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published by the Annenberg Foundation
content provider: the Harvard-Smithsonian Center for Astrophysics
This is Unit 2 of the free digital course "Physics for the 21st Century", aimed at secondary teachers and adult learners. Unit 2 explores interactions between particles -- the forces that hold them together or tear them apart. It examines the four fundamental forces: gravity, electromagnetism, and the strong and weak nuclear forces. It also provides a historical glimpse of the idea of unification -- the ongoing attempt to explain seemingly disparate phenomena under a common theoretical framework.  The resource includes 3 components: written text, short video clips and animations, and an interactive web module on discovering neutrino oscillations. A Facilitator's Guide is also provided.

The video series is produced by the Harvard-Smithsonian Center for Astrophysics Science Media Group in association with the Harvard University Department of Physics. It is sponsored by Annenberg Media.

Please note that this resource requires Flash.
Editor's Note: While Unit 1 of this course can be adapted for the introductory high school physics classroom, this unit is more appropriate for use in AP Physics-Electricity and Magnetism. It could also serve well as content support for secondary teachers of physical science.
Subjects Levels Resource Types
Education Practices
- Curriculum Development
= Course
Electricity & Magnetism
- Electromagnetic Radiation
General Physics
- Curriculum
- Properties of Matter
Modern Physics
- Elementary Particles
- Nuclear Physics
= Particle Detectors
Quantum Physics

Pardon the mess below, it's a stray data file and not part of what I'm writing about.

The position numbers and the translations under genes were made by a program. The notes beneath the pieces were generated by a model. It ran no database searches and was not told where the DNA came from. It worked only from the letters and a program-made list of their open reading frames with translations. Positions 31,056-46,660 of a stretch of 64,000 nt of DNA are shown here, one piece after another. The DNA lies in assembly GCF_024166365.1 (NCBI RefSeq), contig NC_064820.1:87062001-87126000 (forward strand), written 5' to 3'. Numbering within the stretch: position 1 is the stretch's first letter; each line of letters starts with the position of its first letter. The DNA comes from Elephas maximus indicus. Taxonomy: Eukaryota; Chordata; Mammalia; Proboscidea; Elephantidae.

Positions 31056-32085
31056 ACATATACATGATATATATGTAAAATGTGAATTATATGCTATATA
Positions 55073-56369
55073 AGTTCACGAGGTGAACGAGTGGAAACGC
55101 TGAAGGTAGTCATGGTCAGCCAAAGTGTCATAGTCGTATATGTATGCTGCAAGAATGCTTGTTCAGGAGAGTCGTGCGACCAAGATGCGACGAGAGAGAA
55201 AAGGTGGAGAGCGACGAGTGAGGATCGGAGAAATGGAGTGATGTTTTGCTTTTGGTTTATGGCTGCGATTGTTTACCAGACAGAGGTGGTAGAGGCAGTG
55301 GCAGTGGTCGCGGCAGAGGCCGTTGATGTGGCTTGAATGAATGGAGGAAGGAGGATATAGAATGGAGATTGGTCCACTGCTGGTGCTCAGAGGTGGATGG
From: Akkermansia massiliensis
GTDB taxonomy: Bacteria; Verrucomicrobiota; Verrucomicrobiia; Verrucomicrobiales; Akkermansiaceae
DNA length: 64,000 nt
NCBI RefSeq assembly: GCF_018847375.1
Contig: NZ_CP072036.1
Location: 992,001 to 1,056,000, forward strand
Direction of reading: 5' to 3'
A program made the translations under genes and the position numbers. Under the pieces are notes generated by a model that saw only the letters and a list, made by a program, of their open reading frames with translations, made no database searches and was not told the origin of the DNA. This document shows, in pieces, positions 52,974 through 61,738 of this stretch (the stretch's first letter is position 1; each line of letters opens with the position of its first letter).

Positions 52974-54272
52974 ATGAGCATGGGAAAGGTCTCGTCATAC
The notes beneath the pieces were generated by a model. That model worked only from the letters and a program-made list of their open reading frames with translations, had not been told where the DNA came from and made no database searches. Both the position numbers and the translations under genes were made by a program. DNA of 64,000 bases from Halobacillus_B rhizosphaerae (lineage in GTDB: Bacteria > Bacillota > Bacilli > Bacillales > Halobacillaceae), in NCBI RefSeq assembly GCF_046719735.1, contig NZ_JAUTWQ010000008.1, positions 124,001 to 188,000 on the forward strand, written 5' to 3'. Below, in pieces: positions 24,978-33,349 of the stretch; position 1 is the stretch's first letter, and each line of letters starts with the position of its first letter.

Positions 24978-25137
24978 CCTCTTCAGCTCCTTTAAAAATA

- General
- High School
- Lower Undergraduate
- Upper Undergraduate
- Professional Development
- Instructional Material
= Course
= Instructor Guide/Manual
= Interactive Simulation
= Textbook
- Audio/Visual
= Image/Image Set
= Movie/Animation
= Sound
Appropriate Courses Categories Ratings
- Physics First
- Conceptual Physics
- Algebra-based Physics
- AP Physics
- Activity
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Intended Users:
General Public
Access Rights:
Free access
DVD versions of the web materials are available for purchase through this website.
© 2010 Annenberg Media
Produced by the Harvard-Smithsonian Center for Astrophysics Science Media Group in association with the Harvard University Department of Physics. Sponsored by Annenberg Media.
ISBN Number:
Hadron collider, Heisenberg Uncertainty, Higgs Bosun, Planck constant, SLAC, Standard Model, baryon, chiral symmetry, lepton, linear accelerator, meson, muon, neutrino, neutrino detector, nuclear decay, particle physics, pion, strong force, strong nuclear force, unification theory, weak force, weak nuclear force
Record Cloner:
Metadata instance created December 3, 2012 by Caroline Hall
Record Updated:
August 19, 2020 by Lyle Barbato

AAAS Benchmark Alignments (2008 Version)

1. The Nature of Science

1A. The Scientific Worldview
  • 9-12: 1A/H1. Science is based on the assumption that the universe is a vast single system in which the basic rules are everywhere the same and that the things and events in the universe occur in consistent patterns that are comprehensible through careful, systematic study.
  • 9-12: 1A/H2. From time to time, major shifts occur in the scientific view of how things work. More often, however, the changes that take place in the body of scientific knowledge are small modifications of prior knowledge. Continuity and change are persistent features of science.
  • 9-12: 1A/H3bc. In science, the testing, revising, and occasional discarding of theories, new and old, never ends. This ongoing process leads to a better understanding of how things work in the world but not to absolute truth.
1C. The Scientific Enterprise
  • 9-12: 1C/H6ab. Scientists can bring information, insights, and analytical skills to bear on matters of public concern. Acting in their areas of expertise, scientists can help people understand the likely causes of events and estimate their possible effects.

4. The Physical Setting

4A. The Universe
  • 9-12: 4A/H3. Increasingly sophisticated technology is used to learn about the universe. Visual, radio, and X-ray telescopes collect information from across the entire spectrum of electromagnetic waves; computers handle data and complicated computations to interpret them; space probes send back data and materials from remote parts of the solar system; and accelerators give subatomic particles energies that simulate conditions in the stars and in the early history of the universe before stars formed.